Friday, 21 February 2020

A Cornish Day Gone Wrong... Then Right

On this trip I was hosted by Visit Britain.

Everyone has a day on their travels that doesn't go to plan. Many days, possibly. Even travel writers have days that don't go to plan - we have a self-mocking expression for it on Twitter: "I'm a travel expert, ask me anything!"

One day that didn't go to plan for me was in late May, in Cornwall, UK. I'd arrived in Penzance the previous day by train from London, and the day before that I'd taken trains all the way from Z├╝rich to London, via Paris.

Unfortunately I'd brought something with me from Switzerland - a nasty cold. So I set out by foot from my hotel in Marazion, outside Penzance, hoping I could shrug it off as I walked to the big local attraction, St Michael's Mount - which I could see from my hotel, the Mount Haven:


It was a pleasant stroll through the village, down to the shore, then across the stone causeway which is accessible at low tide:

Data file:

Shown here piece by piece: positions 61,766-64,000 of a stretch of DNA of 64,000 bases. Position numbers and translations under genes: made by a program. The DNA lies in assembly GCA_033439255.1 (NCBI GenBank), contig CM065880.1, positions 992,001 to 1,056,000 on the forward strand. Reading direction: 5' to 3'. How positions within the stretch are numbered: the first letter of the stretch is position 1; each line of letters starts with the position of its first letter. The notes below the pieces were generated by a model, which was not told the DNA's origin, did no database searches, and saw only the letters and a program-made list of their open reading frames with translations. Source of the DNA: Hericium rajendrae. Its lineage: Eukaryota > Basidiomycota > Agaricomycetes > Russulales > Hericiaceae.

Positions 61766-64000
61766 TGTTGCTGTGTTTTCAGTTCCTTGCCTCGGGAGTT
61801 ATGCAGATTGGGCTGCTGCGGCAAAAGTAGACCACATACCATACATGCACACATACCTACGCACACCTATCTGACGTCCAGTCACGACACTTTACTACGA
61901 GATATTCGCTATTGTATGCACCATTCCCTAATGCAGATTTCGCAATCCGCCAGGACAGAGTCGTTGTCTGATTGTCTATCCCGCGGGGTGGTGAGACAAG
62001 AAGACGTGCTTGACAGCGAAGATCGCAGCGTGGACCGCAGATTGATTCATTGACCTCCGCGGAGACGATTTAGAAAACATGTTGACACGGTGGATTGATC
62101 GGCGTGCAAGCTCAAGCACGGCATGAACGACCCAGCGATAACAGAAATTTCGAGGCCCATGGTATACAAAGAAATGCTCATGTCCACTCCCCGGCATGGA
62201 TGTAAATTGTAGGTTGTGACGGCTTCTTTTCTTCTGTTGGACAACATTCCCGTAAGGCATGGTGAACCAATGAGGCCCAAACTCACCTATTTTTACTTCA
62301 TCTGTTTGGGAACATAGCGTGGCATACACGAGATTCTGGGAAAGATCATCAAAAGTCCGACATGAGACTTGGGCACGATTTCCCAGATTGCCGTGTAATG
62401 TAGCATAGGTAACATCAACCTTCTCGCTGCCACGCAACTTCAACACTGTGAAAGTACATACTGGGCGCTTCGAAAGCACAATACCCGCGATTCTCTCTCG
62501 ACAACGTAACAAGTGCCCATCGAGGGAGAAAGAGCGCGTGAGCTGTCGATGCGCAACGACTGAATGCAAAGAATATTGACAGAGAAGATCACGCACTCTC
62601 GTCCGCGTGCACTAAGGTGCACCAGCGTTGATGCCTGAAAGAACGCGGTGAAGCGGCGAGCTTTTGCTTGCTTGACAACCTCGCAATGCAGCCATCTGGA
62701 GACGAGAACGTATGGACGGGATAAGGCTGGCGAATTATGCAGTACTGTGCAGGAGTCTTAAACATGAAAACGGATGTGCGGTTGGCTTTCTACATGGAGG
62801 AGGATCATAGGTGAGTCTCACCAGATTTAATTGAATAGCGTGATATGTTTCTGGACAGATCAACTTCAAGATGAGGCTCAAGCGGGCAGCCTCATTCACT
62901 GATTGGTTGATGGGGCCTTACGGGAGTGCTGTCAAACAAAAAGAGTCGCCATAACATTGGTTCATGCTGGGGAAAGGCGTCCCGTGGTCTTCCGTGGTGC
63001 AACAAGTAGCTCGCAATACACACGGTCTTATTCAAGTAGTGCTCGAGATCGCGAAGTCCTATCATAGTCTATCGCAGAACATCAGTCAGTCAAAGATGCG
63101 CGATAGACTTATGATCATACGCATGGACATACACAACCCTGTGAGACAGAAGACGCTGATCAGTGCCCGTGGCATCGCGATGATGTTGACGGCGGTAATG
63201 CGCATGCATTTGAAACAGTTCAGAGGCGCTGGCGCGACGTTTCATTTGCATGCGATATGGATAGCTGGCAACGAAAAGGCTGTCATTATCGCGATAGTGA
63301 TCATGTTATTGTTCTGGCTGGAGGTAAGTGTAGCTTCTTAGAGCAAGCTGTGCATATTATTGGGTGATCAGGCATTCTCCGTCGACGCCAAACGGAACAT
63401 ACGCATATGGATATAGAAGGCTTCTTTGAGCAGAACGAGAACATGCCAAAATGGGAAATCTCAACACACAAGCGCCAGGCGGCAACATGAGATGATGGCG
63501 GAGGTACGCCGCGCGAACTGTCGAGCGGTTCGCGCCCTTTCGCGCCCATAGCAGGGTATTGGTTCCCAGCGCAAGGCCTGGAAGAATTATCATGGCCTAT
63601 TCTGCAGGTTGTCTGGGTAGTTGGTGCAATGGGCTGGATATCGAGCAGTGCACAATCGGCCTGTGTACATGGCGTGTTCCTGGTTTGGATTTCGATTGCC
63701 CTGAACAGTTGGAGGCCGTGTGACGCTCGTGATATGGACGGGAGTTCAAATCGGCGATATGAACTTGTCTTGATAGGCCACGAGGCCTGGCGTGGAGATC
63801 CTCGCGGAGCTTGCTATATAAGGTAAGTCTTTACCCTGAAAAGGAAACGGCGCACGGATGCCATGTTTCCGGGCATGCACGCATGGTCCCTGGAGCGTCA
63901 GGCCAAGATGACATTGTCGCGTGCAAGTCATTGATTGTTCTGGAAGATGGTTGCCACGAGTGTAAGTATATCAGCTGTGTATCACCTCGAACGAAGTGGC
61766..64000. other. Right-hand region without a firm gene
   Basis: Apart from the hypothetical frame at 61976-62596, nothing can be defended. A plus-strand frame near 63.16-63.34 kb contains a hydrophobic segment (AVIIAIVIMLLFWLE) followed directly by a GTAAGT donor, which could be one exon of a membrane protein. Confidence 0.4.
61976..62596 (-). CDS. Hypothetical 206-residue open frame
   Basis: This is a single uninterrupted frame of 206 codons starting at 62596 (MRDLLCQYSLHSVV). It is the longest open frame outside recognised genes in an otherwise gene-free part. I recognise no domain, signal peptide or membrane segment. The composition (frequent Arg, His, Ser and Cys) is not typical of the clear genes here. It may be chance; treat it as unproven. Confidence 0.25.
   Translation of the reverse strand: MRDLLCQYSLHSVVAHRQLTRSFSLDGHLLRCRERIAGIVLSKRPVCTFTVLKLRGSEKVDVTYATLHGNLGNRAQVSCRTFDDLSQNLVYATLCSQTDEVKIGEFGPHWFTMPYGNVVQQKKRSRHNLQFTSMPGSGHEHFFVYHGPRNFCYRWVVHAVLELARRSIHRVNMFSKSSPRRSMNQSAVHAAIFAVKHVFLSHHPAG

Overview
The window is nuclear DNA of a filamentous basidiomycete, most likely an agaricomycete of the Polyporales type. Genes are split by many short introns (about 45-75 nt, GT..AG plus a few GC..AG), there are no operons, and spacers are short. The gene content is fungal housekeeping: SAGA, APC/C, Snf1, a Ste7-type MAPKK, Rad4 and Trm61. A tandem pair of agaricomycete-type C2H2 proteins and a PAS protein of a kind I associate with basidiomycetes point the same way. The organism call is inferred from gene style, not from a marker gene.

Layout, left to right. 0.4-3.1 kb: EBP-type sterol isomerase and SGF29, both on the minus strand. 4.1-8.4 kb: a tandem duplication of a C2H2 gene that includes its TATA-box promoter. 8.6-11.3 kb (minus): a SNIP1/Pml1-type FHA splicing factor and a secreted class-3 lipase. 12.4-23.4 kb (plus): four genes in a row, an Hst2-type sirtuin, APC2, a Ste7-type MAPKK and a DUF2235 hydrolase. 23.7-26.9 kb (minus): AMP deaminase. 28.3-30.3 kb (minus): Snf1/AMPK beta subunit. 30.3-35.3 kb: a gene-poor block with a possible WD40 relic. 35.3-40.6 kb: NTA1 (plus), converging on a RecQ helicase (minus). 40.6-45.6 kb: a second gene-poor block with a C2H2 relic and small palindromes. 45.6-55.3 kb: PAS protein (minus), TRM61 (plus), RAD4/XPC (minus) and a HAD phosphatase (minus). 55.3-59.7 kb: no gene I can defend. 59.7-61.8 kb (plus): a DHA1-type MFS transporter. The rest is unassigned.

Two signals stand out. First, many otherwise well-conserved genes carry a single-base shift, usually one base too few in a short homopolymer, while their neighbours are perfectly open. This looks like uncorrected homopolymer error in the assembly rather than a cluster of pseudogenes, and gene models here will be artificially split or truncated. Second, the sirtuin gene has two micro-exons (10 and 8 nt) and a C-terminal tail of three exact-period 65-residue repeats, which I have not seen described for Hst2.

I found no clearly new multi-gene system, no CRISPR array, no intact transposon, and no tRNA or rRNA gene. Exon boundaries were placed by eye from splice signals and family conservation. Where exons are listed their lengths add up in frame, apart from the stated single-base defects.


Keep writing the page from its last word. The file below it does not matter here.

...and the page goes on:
Once I was on the island, I pottered around looking at displays about its history, from its medieval monastery era through to the present day. I then sat down on the grass in the sunshine, bracing myself to ascend the uneven stone steps which led to the castle at the top of the island.



Except... I couldn't. Sitting on the grass in the sun, listening to storytellers telling kids about the legend of the mythical giant of the island, I realised I felt far too ill to clamber up the steps, especially on this busy long weekend when there was a long wait time to proceed through the castle's decorative interiors.

So I wandered around to the gardens on the far side of the island instead, enjoyed the sloping greenery as best I could, then walked to the harbour to catch a boat back to the mainland with a bunch of Brits and a dog.



I felt a bit defeated by my inability to fully explore the island, but I also felt sorry for myself for being ill. Then, on the way back to the Mount Haven, I passed a pub which was far enough from the Mount to be outside the tourist crush - the Fire Engine Inn:



I couldn't have asked for a better place to heal. I took a comfortable seat facing the bar, was served fish & chips and beer by the friendly staff, and sat quietly; still feeling ill, but less harrowed by crowds.

It was good. Sometimes a British pub is the best place in the world to be.

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